By Karma Karira, University of Michigan

Karma Karira

Growing up with a deep interest in traveling and exploring different countries and traditions, I have often been aware of the importance of culture and the significance of open-mindedness in my adventures and growth. Especially with my identities as the daughter of immigrants and as an Indian American woman, I have come to understand the different perspectives I have because of these identities and my culture. This understanding coupled with the captivating description of this international course drew me to BA 310 and I feel grateful to have been part of the Business and Culture program over my Winter 2021 semester. This course has exposed me to real-life cross-cultural discussions as well as introduced me to inspiring speakers who have helped me deeply understand happenings in the MENA region with the context of cross-cultural business in our connected sessions between the University of Michigan, American University of Beirut, American University in Cairo, and BYTE. This experience has been one of the most valuable and unique opportunities I have had over my past two years at the University of Michigan and within the Ross School of Business.

Though I came into this course believing I had a great understanding of culture and culture’s implications, I soon found out that I did not understand the scope of culture’s influence and that I did not have a global sense of business practices and general happenings. Through my work with my Internationalisation Consulting Project Group, I immediately made three new friends with students from Libya, Lebanon, and Egypt and grew to recognize our differences in work, skills, and perspectives as well as learn about different upbringings, preferences, and norms. From my first meeting with my Internationalisation Project Consulting Group, I learned about my international peers’ favorite foods, holidays, and traditions from their countries and cultures. I more deeply understood the differences in family and friend cultures and expectations that we all experienced. Additionally, with the current COVID-19 pandemic, we discussed how our countries and communities responded differently to the pandemic and I learned about their current experiences with vaccine rollouts and public opinion on COVID-19 prevention measures.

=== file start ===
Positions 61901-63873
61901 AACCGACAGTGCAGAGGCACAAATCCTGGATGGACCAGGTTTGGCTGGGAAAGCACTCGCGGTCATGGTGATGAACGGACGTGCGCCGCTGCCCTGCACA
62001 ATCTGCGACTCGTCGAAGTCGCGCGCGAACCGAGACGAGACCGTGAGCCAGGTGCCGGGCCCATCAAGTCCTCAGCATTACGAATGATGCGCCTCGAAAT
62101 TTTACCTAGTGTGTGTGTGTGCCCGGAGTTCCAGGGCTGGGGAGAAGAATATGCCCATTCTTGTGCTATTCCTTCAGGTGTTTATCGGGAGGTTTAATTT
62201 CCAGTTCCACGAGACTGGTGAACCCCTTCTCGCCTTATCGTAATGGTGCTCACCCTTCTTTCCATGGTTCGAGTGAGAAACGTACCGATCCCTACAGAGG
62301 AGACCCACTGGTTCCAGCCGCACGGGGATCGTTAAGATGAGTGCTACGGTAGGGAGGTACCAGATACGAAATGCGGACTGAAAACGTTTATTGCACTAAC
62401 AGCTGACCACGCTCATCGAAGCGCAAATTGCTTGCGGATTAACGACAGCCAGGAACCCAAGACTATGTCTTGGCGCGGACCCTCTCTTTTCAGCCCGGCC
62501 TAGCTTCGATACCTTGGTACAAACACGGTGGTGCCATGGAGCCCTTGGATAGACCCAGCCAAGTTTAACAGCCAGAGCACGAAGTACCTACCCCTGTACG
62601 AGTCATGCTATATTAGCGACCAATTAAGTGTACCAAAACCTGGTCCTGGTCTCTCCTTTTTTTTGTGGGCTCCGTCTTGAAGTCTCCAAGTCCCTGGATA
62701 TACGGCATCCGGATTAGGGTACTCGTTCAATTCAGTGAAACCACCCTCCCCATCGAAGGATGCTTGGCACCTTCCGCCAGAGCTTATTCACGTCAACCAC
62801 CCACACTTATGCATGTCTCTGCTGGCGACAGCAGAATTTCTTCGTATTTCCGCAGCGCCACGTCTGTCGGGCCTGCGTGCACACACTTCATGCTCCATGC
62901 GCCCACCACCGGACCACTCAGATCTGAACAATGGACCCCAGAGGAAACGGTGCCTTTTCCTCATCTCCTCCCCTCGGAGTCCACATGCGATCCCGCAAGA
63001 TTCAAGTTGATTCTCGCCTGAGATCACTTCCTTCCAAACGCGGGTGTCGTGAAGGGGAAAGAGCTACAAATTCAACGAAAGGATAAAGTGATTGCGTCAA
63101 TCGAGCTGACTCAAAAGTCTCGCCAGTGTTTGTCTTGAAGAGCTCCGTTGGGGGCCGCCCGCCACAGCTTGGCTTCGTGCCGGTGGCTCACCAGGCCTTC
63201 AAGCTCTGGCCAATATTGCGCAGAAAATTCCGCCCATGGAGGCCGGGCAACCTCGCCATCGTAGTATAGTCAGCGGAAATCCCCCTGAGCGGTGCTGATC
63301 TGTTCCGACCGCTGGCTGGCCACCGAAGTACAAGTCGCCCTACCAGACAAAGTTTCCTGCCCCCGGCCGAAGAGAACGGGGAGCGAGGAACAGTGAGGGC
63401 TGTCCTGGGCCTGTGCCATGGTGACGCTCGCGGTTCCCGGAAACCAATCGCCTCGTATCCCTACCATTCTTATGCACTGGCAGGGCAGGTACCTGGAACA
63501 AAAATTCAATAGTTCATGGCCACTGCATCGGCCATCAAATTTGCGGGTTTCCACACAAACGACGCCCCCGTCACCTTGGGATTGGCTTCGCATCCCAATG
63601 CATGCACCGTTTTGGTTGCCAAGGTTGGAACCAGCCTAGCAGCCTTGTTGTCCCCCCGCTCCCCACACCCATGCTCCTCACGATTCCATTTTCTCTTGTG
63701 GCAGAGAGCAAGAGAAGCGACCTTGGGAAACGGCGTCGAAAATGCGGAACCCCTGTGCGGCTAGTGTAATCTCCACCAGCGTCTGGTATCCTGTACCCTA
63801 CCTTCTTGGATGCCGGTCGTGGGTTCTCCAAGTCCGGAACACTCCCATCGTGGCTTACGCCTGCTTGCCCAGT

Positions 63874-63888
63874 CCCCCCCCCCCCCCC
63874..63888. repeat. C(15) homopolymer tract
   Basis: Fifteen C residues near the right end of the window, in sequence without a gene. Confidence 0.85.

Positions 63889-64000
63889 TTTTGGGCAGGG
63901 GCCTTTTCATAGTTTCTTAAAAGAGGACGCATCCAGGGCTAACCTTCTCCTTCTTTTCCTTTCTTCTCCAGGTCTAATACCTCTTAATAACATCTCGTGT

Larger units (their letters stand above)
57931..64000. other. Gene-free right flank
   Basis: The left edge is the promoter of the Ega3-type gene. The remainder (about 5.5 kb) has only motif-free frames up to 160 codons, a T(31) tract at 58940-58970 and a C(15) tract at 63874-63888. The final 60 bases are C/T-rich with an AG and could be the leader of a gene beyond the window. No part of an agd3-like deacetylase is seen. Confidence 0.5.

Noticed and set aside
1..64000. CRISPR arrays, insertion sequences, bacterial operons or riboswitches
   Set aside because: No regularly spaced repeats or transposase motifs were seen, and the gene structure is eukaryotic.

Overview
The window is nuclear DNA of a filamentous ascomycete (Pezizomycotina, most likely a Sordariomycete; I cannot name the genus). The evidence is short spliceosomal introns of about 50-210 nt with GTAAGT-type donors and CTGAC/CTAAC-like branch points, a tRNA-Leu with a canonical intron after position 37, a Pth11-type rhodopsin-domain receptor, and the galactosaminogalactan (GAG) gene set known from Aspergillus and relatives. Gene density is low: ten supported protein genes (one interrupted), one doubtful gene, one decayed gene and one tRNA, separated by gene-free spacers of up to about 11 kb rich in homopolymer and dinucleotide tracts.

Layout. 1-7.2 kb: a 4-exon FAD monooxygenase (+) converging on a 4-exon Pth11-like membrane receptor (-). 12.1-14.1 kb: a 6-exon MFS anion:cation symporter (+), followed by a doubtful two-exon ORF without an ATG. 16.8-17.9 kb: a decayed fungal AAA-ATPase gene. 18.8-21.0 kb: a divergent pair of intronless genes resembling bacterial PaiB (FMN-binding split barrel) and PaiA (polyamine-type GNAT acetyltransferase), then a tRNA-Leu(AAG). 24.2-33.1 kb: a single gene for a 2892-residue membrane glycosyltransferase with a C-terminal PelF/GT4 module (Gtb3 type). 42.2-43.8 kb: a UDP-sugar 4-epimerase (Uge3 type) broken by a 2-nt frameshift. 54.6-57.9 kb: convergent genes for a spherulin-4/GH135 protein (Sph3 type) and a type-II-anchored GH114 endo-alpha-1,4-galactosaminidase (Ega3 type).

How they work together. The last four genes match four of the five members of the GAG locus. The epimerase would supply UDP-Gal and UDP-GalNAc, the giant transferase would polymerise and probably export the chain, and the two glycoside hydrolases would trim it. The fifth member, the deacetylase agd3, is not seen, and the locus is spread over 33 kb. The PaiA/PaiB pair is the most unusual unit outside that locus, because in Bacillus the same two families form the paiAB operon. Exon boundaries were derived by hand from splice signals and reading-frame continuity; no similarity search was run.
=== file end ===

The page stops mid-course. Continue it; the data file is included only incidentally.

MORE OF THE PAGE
My main takeaways from this class include that culture still matters, culture explains human behavior and consumption in terms of Affects, Behaviors, Cognitions, and Demographics (ABCD), and globalization can create and spread ethnocentrism but also has the potential to promote cultural relativism and spread information. Prior to this course, I believed that the worth of culture and distinctions between people were diminishing due to globalization, but this course and Professor John Branch’s teaching and examples taught me that “despite globalization, perhaps even because of globalization, culture still matters” and that managers and business leaders currently underestimate the impact of culture in business in strategy, marketing, negotiating, and consumption. Thus, through this course, I learned about the importance and priority of cultural competency and tried to improve my own cultural competency and BCIQ (Business Cultural Intelligence Quotient) performance by boosting my CQ (Cultural Quotient) Drive, CQ Knowledge, CQ Strategy, and CQ Action.

I hope to continue my journey in cross-cultural business by working towards diversity, equity, and inclusion initiatives and continuously maintaining an open mind and challenging my own biased perceptions during my time at the University of Michigan and beyond!